else:
                    Player1.Turn = Player2.Turn-1
                    play(Player1,Player2)



### Fight Sequence ###
# Start
print("\n 3...2...1...")
print("FIGHT!")

# Begin Fight/Conditions for Ending
while Player.hp > 0 and Marco.hp > 0:

    # Situational Update
    print("\n \t You have %d health points." %Player.hp)
    print("\n \t Marco has %d health points." %Marco.hp)
    print("\n \t It is your move!!!")

    # Choosing the Options - Correctly
    # Place Holder let's the whole loop start/error check.
    playerchoice = 'place holder'

    while playerchoice not in [1,2,3]:
        playerchoice = input("\n Which move would you like to use: \
            \n 1) Punch -- Base Damage of 50  (Weak) \
            \n 2) Kick  -- Base Damage of 100 (Moderate), but lose 10 HP\
            \n 3) Heal  -- Heal for 15 HP. \
            \n -->")

    # Convert Player Choice to String for Dict-Search
    if playerchoice == 1:
        playerchoice = "punch"
    elif playerchoice == 2:
        playerchoice = "kick"
    else:
        playerchoice = "heal"       

    # Randomly Choose Marco's move from list of Options Options
    # Marco shouldn't be frequently healing at higher HP (Hence, if/else)
    if Marco.hp < random.choice( range(80,100) ):
        marcochoice = random.choice(Marco.Options.__dict__.keys()[1:4])
    else:
        marcochoice = random.choice(Marco.Options.__dict__.keys()[2:4])

    Marco.move = Marco.Options.__dict__[marcochoice]
    Player.move = Player.Options.__dict__[playerchoice]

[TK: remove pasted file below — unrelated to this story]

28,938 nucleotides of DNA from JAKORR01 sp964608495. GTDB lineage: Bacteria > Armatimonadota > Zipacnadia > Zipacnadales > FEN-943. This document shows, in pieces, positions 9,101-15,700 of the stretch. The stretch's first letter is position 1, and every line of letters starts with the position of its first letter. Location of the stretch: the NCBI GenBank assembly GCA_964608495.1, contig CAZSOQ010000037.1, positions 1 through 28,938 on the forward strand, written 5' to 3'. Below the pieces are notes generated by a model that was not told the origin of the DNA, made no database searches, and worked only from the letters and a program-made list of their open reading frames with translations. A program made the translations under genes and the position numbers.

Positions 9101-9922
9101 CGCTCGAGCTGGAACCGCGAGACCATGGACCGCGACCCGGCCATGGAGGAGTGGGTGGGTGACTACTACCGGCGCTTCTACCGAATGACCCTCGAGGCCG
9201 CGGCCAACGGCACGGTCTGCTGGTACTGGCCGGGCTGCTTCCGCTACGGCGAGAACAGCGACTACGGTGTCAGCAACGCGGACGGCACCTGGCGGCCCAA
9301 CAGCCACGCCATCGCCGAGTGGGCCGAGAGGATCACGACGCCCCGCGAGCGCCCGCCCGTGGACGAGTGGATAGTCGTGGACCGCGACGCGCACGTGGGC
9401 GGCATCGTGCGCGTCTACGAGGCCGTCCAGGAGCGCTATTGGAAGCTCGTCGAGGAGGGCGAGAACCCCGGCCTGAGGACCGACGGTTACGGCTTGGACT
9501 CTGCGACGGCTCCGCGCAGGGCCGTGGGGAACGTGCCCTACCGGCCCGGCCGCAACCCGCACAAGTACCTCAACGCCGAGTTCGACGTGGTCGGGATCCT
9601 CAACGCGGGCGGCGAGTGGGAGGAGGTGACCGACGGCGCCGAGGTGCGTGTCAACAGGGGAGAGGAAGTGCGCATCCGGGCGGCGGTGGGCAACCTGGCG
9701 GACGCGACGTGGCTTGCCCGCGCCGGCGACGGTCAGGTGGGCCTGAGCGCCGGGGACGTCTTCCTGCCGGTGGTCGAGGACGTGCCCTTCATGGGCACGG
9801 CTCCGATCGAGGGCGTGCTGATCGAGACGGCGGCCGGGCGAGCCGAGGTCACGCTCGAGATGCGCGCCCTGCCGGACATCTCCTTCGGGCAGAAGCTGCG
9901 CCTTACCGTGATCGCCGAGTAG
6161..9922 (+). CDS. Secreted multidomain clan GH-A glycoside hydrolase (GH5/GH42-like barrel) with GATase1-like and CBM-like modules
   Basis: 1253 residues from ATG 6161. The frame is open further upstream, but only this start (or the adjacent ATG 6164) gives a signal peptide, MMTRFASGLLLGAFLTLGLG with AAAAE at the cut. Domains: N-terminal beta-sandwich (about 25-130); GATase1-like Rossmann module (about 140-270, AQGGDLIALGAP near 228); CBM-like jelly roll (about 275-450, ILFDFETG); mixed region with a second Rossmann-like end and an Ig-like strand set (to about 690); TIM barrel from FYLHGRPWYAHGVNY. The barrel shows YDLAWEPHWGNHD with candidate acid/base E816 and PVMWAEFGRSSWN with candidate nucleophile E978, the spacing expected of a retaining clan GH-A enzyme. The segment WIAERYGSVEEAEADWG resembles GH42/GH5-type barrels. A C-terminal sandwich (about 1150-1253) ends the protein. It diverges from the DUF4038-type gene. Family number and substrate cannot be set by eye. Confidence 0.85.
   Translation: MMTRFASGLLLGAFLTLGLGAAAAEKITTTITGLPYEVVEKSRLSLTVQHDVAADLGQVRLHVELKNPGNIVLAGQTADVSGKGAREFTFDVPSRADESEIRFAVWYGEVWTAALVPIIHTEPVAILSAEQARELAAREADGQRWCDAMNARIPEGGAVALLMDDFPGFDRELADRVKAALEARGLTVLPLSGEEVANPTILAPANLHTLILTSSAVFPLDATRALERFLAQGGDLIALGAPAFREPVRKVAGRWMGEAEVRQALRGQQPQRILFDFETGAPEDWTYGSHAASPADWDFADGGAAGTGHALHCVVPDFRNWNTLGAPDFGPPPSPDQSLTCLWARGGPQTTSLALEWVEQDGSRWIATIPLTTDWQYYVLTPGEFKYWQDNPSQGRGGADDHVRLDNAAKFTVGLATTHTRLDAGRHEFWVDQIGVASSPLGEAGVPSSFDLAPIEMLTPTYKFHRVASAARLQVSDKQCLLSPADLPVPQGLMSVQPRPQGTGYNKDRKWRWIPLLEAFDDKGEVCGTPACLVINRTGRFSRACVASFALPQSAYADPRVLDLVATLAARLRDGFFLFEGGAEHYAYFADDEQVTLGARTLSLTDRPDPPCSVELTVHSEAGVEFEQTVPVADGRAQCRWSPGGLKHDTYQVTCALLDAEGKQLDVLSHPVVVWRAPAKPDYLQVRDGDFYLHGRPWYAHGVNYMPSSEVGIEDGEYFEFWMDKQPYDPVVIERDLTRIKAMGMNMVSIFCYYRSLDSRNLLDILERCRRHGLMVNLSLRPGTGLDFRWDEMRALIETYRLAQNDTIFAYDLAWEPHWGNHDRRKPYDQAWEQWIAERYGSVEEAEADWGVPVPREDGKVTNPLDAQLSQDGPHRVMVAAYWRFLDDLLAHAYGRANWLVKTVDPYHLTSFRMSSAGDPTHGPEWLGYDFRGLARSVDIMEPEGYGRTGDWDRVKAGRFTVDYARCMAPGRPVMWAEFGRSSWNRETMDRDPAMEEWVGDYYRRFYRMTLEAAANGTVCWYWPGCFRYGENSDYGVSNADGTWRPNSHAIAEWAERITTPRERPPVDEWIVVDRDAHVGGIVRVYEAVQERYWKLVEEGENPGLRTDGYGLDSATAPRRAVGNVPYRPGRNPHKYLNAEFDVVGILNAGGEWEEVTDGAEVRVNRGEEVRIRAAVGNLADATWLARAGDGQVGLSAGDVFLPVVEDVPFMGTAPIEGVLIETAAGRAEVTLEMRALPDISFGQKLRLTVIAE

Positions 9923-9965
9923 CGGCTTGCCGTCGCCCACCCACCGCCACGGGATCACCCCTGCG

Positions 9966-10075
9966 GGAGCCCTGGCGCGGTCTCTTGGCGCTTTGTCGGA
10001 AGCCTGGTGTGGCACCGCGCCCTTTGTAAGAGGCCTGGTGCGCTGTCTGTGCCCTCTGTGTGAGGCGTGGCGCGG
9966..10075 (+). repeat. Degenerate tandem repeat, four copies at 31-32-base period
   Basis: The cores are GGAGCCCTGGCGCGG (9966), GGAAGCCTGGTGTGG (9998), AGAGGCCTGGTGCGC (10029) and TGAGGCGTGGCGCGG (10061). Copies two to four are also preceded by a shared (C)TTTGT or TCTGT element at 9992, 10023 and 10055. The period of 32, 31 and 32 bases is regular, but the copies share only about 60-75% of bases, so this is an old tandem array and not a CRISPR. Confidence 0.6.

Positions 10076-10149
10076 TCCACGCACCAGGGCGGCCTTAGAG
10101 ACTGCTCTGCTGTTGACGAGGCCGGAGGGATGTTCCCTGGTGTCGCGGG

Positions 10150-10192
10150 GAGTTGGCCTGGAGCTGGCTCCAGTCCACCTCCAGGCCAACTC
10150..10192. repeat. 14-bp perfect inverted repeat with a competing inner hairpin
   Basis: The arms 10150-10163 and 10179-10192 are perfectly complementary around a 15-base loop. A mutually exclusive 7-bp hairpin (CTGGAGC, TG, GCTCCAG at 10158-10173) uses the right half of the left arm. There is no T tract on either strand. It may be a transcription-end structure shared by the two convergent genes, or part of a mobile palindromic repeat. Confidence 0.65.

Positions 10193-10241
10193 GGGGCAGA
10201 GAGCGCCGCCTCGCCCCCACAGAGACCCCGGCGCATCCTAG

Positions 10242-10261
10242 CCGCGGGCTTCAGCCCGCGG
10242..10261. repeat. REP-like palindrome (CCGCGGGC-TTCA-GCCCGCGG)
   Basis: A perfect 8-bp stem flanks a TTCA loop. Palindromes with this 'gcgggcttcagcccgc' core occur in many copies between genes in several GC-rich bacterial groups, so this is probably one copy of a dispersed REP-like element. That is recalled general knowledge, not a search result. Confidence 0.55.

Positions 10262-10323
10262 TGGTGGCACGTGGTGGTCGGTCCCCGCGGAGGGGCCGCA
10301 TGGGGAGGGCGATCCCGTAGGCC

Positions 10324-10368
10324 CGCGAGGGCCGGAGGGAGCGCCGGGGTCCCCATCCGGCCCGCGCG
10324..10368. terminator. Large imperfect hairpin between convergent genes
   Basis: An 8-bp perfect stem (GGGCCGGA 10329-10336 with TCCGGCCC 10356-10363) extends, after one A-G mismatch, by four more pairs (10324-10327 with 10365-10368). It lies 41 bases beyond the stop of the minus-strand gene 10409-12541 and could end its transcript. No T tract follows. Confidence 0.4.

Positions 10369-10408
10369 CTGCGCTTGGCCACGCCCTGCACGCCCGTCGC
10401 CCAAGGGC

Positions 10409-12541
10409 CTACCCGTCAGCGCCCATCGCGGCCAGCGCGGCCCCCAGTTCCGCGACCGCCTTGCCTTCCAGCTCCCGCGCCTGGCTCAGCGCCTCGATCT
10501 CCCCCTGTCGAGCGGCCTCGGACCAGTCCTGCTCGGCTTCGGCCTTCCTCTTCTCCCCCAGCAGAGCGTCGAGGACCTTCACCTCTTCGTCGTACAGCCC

print(Marco.move)
    print (Player.move)

    ### Determine who goes first
    Player.Turn = Player.move.priority
    Marco.Turn = Marco.move.priority
    print Marco.Turn
    print Player.Turn
    # First - Check Options Priority:   
    play(Player,Marco)
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3
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  • General

    • PEP8 calls for snake_case for methods, and reserves Capitalized names for classes. Using Player1 for variable is not right.

    • Returning values is much more explicit than state mutations. I strongly recommend passing players' Turns to play as variables rather then Player's properties.

    For the rest of review I'll use original style.

  • Move selection

    belongs to the player, not the main loop. For example,

    class Human(Characters.Fighter):
        ....
        def chose(self):
            follow_the_logic_here()
            self.move = self.Options.__dict__[playerchoice]
            self.Turn = self.move.priority
    

    and similar for Marco (who is really Robot). The main loop simplifies to

        while (....):
            situation_update()
            Player.chose()
            Marco.chose()
            play(Player, Marco)
    
  • play looks a bit convoluted, especially the recursive call. I recommend to factor out the rules of move order into a separate function, as in

    def play(Player1, Player2):
        p1, p2 = order_of_move(Player1, Player2)